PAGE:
Turning Centers vs. Lathes in Modern Manufacturing

Posted on Sep 28, 2019

Turning Center

A CNC Turning centers and a lathe look somewhat similar. They both perform turning operations to process workpieces, but there are some significant differences between the two. After reading this article you will definitely not feel confused anymore when talking about lathes and turning centers.

CNC Turning centers and lathes look somewhat similar. No wonder, since the turning center evolved from the traditional lathes. They both perform turning operations to process workpieces, but there are some significant differences between the two. The addition of CNC increased precision turning and contouring operations, better repeatability, and productivity. Also, it is much easier to control a CNC turning center even though the processes are more complex Knowing the difference between a turning center and a conventional lathe is essential to choosing the right machine for your manufacturing purposes. After reading this article you will know everything that separates a lathe from a full-fledged turning center and vice versa.

1. Turning Center Basics

Although they might look alike, horizontal CNC turning centers are an evolutionary leap from the lathe machines of the past. Conventional lathes, by definition, are 2-axis machines. Over time lathes became more complex with 3-axis, 4-axis, and 5-axis capabilities and thereby transitioned into the era of turning centers.

While there is no formal distinction, a lathe is typically used to refer to simpler machines, like those that only perform turning operations with usually just X and Z axes. A turning center, on the other hand, will likely integrate milling, drilling, and sub-spindle capabilities and include a Y-axis. Today, the terms can be used interchangeably.

What is CNC Turning?

CNC Turning is a manufacturing process where the material is removed from a usually bar-like workpiece by driving a cutting tool into it. The workpiece is clamped into a chuck that is rotated via a spindle. The turning center removes material bit by bit (or cut by cut) and forms the desired shape. CNC turning is also called subtractive machining. Some advanced turning centers not only perform turning but also milling operations if they have additional axes.

Turning Center Machining
Fig.1 Close-up of Turning Center Machining Workpiece

:: Read More: Turning Center and the Corresponding Machining

2.What makes a Lathe a Turning Center?

There is no definite rule but usually, CNC turning centers are more complex machines with a full enclosure to protect the operator and the environment. Also, the bed, tailstock, and carriage, three of the most important components of a turning center, are normally separate parts for a CNC turning center. This allows the operator to adjust the position of the tailstock without affecting the carriage and turrets.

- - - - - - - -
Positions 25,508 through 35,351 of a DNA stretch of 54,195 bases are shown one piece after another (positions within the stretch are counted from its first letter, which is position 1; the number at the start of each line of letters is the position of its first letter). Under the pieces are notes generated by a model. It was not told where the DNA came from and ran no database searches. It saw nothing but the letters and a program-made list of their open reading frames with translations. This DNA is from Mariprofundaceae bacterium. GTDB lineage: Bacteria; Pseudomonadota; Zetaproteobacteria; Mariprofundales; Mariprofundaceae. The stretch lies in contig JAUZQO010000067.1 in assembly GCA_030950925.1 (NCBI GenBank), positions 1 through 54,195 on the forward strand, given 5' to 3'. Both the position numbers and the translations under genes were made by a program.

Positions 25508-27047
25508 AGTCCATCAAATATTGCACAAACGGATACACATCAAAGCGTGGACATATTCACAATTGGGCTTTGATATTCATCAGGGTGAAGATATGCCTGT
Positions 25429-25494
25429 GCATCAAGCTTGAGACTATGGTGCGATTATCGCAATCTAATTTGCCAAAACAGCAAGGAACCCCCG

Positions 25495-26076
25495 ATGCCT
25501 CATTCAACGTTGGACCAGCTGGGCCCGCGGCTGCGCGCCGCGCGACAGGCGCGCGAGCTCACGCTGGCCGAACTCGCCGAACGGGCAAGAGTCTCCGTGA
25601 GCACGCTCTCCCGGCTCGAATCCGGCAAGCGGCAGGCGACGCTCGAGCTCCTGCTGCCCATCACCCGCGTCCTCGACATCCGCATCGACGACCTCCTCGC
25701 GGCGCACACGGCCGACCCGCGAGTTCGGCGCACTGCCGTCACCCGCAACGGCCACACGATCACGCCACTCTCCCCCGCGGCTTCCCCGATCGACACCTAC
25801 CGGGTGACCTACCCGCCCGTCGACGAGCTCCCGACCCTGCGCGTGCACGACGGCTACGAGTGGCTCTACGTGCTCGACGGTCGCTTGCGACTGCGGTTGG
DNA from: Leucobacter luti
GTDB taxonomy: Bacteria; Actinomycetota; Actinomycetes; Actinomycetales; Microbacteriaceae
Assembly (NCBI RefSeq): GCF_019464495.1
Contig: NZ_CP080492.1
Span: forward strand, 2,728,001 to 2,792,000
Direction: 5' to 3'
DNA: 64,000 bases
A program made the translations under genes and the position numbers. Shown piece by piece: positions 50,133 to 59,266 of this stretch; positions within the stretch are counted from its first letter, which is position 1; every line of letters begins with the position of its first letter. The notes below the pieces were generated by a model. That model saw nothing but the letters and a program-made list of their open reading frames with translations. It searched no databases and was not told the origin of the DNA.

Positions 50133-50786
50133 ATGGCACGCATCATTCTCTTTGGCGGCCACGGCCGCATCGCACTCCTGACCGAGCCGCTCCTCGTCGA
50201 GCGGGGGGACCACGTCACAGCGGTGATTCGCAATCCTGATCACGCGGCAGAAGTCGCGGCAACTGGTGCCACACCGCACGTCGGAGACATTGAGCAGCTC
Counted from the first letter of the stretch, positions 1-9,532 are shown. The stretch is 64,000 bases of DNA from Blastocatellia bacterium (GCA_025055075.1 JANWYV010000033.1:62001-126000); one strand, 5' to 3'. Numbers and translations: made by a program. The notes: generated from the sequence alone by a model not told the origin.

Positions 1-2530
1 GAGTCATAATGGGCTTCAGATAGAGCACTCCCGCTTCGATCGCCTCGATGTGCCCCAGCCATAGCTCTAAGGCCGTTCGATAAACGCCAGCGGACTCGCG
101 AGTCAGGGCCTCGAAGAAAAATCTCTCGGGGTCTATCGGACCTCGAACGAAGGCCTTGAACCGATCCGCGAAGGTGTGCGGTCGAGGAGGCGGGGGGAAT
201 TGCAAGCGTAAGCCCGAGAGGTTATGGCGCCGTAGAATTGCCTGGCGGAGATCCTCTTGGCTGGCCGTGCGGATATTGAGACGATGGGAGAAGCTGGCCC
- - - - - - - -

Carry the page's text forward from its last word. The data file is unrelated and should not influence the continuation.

As far as practical applications are concerned, the two are mechanically the same. Many people who work in the manufacturing industry, even those who have been working for many years, have difficulty understanding the difference between CNC turning centers and CNC lathes. After all, both can be used as tool components, bushings, adapters, and threaded inserts. Automotive, agricultural, and construction applications (such as conveyors, casters, etc.) all require one of the two and are generally versatile. Some differences between CNC turning centers and CNC lathes include:

  • CNC turning centers pay more attention to efficient production, so they produce more parts per day than CNC lathes.
  • The CNC turning center is more efficient and allows you to produce more.
  • The CNC turning center structure is enclosed, coolant and one or more tool changers can be used. Likewise, CNC turning centers also have or may additionally have chip conveyors.
  • CNC turning centers are often more expensive, larger, stronger, and heavier.

What is a CNC Lathe Machine?

Lathes can usually only turn while turning centers are more advanced and versatile machine tools. Turning is only one of the cutting modes a turning center can perform to machine a workpiece. It can also conduct operations such as drilling, threading, knurling, and facing, just to name a few.

What is a Turning Center Machine?

Turning Center YCM
Fig.2 YCM TC-46 Turning Center

Precision turning centers have many advantages over lathes regarding machining. These types of machines can be divided into two types, horizontal and vertical, of which the horizontal structure is more common in machining applications. Compared with lathes, CNC turning centers can produce more parts per day.

Turning centers are more efficient in design and production. The turning center can be equipped with one or two spindles. Depending on the machining speed, tooling options, and power, there are various types of turning centers to choose from. The turning center has many advantages over lathes because it can provide a variety of options while providing the desired shape for the workpiece.

3. Turning Center Components

Below we have compiled basic characteristics of the most common end mill bits. This is not an exhaustive list. There are more specialized end mills for custom applications.

The Bed